Minnesota Man Charged With Computer Intrusion And Illegally Streaming Content From Four Major Professional Sports Leagues
Damian Williams, the United States Attorney for the Southern District of New York, and Michael J. Driscoll, Assistant Director-in-Charge of the New York Field Office of the Federal Bureau of Investigation (“FBI”), announced that JOSHUA STREIT, a/k/a “Josh Brody,” was charged with conducting intrusions into Major League Baseball (“MLB”) computer systems, and illegally streaming copyrighted content from MLB, the National Basketball Association (“NBA”), the National Football League (“NFL”), and the National Hockey League (“NHL”), in connection with a website STREIT operated that offered the illegally streamed content to the public for profit. In addition, STREIT is charged with extortion for attempting to extort approximately $150,000 from MLB. STREIT is expected to be presented today before a U.S. magistrate judge in the District of Minnesota.
U.S. Attorney Damian Williams said: “Joshua Streit is alleged to have illegally streamed sports content online from MLB, the NHL, the NBA, and the NFL for his own personal profit. Furthermore, Streit allegedly hacked MLB’s computer systems and attempted to extort $150,000 from the league. Thanks to this Office’s teamwork with all four major American sports leagues and the FBI, Streit has struck out on his illegal streaming and extortion scheme.”
FBI Assistant Director Michael J. Driscoll said: “We allege Mr. Brody hacked into the systems of several of our country’s biggest professional sports leagues and illegally streamed copyrighted live games. Instead of quitting while he was ahead, he allegedly decided to continue the game by extorting one of the leagues, threatening to expose the very vulnerability he used to hack them. Now instead of scoring a payday, Mr. Brody faces the possibility of a federal prison sentence as a penalty.”
According to the Complaint unsealed today in Manhattan federal court:
Beginning in or about 2017, to in or about August 2021, JOSHUA STREIT a/k/a, “Joshua Brody,” the defendant, operated a website that streamed copyrighted content, primarily livestreamed games from major professional sports leagues, including MLB, the NBA, the NFL, and the NHL, which STREIT had no authorization to stream. STREIT obtained the copyrighted content by gaining unauthorized access to the websites for those sports leagues via misappropriated login credentials from legitimate users of those websites. One of the victim sports leagues sustained losses of approximately $3 million due to STREIT’s conduct.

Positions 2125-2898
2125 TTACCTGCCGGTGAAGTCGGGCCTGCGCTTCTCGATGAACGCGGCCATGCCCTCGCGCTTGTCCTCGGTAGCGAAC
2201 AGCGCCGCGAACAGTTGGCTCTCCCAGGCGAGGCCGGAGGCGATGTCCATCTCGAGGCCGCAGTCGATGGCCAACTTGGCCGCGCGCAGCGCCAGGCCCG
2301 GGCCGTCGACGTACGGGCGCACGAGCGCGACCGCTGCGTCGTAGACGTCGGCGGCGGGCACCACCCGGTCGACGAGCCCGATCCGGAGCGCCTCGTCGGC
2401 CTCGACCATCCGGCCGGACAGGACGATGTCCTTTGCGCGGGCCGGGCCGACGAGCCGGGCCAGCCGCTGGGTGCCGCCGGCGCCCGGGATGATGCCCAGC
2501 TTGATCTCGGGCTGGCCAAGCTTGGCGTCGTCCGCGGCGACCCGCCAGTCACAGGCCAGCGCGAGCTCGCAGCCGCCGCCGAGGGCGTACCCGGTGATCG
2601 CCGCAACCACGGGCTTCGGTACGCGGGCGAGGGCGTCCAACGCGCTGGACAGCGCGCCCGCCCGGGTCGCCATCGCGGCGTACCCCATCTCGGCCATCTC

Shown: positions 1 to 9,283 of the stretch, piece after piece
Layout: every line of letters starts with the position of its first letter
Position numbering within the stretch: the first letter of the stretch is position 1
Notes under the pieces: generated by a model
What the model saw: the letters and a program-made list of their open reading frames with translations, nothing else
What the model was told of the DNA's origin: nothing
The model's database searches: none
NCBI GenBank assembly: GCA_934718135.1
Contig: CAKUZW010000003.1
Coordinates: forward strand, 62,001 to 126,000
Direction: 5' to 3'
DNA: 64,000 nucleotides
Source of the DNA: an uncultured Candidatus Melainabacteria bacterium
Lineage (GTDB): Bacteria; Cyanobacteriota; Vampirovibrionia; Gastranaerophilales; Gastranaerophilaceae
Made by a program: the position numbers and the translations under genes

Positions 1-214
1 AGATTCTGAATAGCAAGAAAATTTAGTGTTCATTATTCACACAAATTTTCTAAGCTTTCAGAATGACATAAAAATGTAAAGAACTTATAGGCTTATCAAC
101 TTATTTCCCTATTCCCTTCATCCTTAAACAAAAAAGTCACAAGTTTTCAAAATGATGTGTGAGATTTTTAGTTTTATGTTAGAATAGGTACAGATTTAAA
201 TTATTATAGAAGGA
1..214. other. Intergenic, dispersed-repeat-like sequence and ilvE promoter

In addition, at the same time STREIT was illicitly streaming copyrighted content from MLB, STREIT was engaged in an attempt to extort approximately $150,000 from MLB via a threat from STREIT to publicize alleged vulnerabilities in MLB’s internet infrastructure. STREIT initiated the extortion scheme at the same time that he was exploiting MLB’s computer systems to gain unauthorized access to copyright content that he streamed for profit.
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STREIT, 30 of St. Louis Park, Minnesota, is charged with: (1) one count of knowingly accessing a protected computer in furtherance of a criminal act and for purposes of commercial advantage and private financial gain, which carries a maximum sentence of five years in prison; (2) one count of knowingly accessing a protected computer in furtherance of fraud, which carries a maximum sentence of five years in prison; (3) one count of wire fraud, which carries a maximum sentence of 20 years in prison; (4) one count of illicit digital transmission, which carries a maximum sentence of five years in prison; and (5) one count of sending interstate threats with the intent to extort, which carries a maximum sentence of two years in prison. The maximum potential sentences in this case are prescribed by Congress and are provided here for informational purposes only, as any sentencing of the defendant will be determined by the judge.
Mr. Williams praised the outstanding work of the FBI. He also thanked MLB, the NBA, the NFL, and the NHL for their ongoing support and assistance with the case.
The case is being handled by the Office’s Complex Frauds and Cybercrime Unit, and Assistant U.S. Attorney Dina McLeod is in charge of the prosecution.
The charges contained in the Complaint are merely accusations and the defendant is presumed innocent unless and until proven guilty.